While it is too early to fully assess the impact of this prevention program, early signs are encouraging. For example, data from some of Avahan’s target areas suggest that sex workers have become more likely to use condoms and rates of sexually transmitted diseases amongst those at risk have decreased.
Avahan does have three goals, but they are not the ones the journalist stated. They are: a) Build an HIV prevention model at scale in India, b) catalyze others to take over and replicate the model, c) foster and disseminate lessons learned within India and worldwide.
We are confident that we have achieved the first goal, and a series of evaluations to be published later this year will detail our progress. We are currently working closely with government agencies and NGOs to achieve the second goal. Over the next five years, we anticipate that these organizations will gradually adopt some aspects of Avahan’s current work, and that we will reduce our day-to-day role in program implementation. To achieve the third goal, we will continue to publish and present research detailing our work and its impact.
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We have given grants for evaluation work to a consortium of foreign universities, international NGOs, and Indian academic institutions. Their work is overseen by an External Advisory group, constituted by the WHO. A separate evaluation of Avahan-supported programs is being conducted by the Institute for Health Metrics and Evaluation. The results of these evaluations will be published in a series of papers in 2009 and 2010. We anticipate that they will show significant increases in condom use and declines in sexually transmitted infections. Early results from one state show that HIV incidence among women at antenatal clinics – a good proxy for overall HIV incidence – has gone down. Additional evaluations will be conducted in two years, when even more data will be available.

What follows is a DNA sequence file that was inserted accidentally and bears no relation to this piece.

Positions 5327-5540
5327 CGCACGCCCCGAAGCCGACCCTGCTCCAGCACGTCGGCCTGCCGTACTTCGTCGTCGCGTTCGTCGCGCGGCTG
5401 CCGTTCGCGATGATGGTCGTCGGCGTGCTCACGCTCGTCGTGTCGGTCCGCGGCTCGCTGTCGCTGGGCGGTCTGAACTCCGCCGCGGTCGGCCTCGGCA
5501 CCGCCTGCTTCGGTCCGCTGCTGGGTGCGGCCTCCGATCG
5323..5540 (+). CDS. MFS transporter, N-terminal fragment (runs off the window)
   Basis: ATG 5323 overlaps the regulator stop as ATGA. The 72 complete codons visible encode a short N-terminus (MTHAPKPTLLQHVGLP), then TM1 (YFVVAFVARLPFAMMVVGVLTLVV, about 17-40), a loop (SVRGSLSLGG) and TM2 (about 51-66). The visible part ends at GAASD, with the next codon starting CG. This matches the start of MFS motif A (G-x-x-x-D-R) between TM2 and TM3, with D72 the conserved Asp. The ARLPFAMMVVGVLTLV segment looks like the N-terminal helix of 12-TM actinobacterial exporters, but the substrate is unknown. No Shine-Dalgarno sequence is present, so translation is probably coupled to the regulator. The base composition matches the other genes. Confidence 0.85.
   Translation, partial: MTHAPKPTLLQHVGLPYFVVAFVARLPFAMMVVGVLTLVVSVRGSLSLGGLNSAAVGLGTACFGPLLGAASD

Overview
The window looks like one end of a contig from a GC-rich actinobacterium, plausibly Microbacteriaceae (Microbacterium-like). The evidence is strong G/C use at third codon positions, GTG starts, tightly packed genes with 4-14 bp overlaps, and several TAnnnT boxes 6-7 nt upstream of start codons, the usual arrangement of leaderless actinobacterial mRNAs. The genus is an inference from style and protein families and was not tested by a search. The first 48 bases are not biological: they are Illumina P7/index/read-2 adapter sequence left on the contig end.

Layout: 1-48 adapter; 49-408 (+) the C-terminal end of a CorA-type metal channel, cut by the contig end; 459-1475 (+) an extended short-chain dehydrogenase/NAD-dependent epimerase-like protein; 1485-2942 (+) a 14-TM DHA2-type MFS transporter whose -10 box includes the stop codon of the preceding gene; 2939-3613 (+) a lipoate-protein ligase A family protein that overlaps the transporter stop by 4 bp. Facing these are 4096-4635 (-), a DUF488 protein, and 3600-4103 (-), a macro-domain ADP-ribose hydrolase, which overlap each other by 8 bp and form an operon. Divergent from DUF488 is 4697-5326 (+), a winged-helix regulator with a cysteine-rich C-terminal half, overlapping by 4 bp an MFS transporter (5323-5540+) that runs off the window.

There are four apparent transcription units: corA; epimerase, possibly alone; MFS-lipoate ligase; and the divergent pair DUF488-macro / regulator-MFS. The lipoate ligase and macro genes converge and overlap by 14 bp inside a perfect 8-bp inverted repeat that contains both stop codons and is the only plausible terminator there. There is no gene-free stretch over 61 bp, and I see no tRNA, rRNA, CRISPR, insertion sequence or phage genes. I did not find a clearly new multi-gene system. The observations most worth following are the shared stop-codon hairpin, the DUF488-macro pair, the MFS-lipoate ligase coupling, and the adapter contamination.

On your other point of the staff’s lack of practical experience, I would say this is also inaccurate. Some staff members bring exemplary on-the-ground and technical health experience, and they are well balanced by others who bring with them years of experience in business backgrounds – all the better for designing and operating a complex program like Avahan.
What is Avahan’s biggest achievement to date?
While it is too early to fully assess Avahan’s impact on HIV risk behaviors and infection rates, the early signs are encouraging. Data from some of Avahan’s target areas suggest that sex workers have become more likely to use condoms, and that rates of sexually transmitted infections have decreased among people at risk.
And its biggest challenge?
We believe our programs are sustainable, but we recognize we can’t rest on our laurels until we can prove that they are so.
Is there a country or programme dealing with its HIV/AIDS issues particularly effectively – somewhere that India could perhaps model itself on?
We feel it’s the opposite -- so many other countries can learn from India’s response to the epidemic. It has a remarkable HIV plan -- a model plan for a core group epidemic. The country’s National AIDS Control Program Phase 3 concentrates its funding on prevention, particularly among high-risk groups.
Are there any new projects/initiatives that Avahan is working on?
In the next five years, the Gates Foundation will continue to focus on HIV prevention through its Avahan programme. The Foundation funds many other health and development projects in India, including maternal and child health programs, and we plan to continue this grant making.